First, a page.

One of the most beautiful kinds of snails are the Mystery snails. These snails have a shape similar to the Pond snail, but their spiral is rounder, and they grow much larger. They can reach tennis-ball size if well taken care of. The come in many varieties. The snail's body can be dark, or almost albino (very light with a bright orange speckle pattern). The shell can be dark, bright orange, albino, or multi-colored striped (length-wise like the Ramshorn). The Apple snail variety typically has the multi-colored stripes, with a dark body. In general these snails don't eat living plants. They prefer algae and dead plant/animal material (canned spinach will get you a very large Mystery snail).

Snail Prophylactics

To guard against unwanted snails, use a weak potassium permanganate solution. The Manual of Fish Health recommends a concentration of 10 mg/l as a 10-minute bath as a general disenfectant for aquarium plants. Then rinse them in running water. This kills snail eggs and parasites and might guard against algae spores.

Alum is also useful. Get "Alum U.S.P." at the drug store. Soak the plants in a gallon of water that has up to 10 teaspoons of Alum. The Alum kills microscopic bugs. Longer soaks (2-3 days) will kill snail eggs and/or snails.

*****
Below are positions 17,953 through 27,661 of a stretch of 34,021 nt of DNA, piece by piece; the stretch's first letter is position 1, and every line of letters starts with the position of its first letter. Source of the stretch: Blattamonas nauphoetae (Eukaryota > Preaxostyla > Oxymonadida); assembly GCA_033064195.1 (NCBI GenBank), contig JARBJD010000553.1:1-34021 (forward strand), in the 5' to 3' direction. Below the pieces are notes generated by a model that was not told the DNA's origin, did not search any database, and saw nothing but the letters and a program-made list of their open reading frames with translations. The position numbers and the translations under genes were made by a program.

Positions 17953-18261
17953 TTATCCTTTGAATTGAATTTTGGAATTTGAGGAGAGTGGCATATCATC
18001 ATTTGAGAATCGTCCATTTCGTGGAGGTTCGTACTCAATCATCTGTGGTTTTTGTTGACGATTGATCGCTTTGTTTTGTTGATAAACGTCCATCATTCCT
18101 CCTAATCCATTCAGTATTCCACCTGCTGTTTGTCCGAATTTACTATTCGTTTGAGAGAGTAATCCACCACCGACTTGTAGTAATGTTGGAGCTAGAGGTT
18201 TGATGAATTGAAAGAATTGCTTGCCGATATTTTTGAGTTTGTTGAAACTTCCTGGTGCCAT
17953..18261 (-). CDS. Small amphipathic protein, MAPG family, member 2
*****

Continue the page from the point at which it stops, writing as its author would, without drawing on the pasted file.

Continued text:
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Copyright

The FAQs owe their existence to the contributors of the net, and as such it belongs to the readers of rec.aquaria and alt.aquaria. Articles with attributions are copyrighted by their original authors. Copies of the FAQs can be made freely, as long as it is distributed at no charge, and the disclaimers and the copyright notice are included.

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  • Regular Member

Is that the same type of alum as the variety you can buy from the spice aisle? Like the type your supposed to put in with christmas trees to keep them looking fresh?

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  • Regular Member
Is that the same type of alum as the variety you can buy from the spice aisle? Like the type your supposed to put in with christmas trees to keep them looking fresh?

Yeppers. Same kind. It has many uses in cooking too. I always have a bottle around, just haven't used it on live plants for about 12 years. Had to look up the recipe. :)

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I actually started soaking a sword and two mossballs in an alum solution about 5 hours ago. Not sure about the moss balls but i know the sword had snails. The plants look great. And i haven't seen any snails.

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Guest Danicole
Pond snails are football shaped snails under 2 cm in length. They are to be avoided, as they will happily eat all your plants.

I'd like to disagree with that. I have pond, ramshorn and MTS in all of my planted tanks(no Colombians though) and I haven't had problems with them eating most of my plants. I've heard they'll eat soft er stemmed ones like baby tears and the like. but I haven't seen them munching on any of mine before. And if they start to reproduce like mad just reduce feedings and crush a lot of them for the fish to eat/remove them on a lettuce leaf left in the tank overnight and it'll cut the already there population.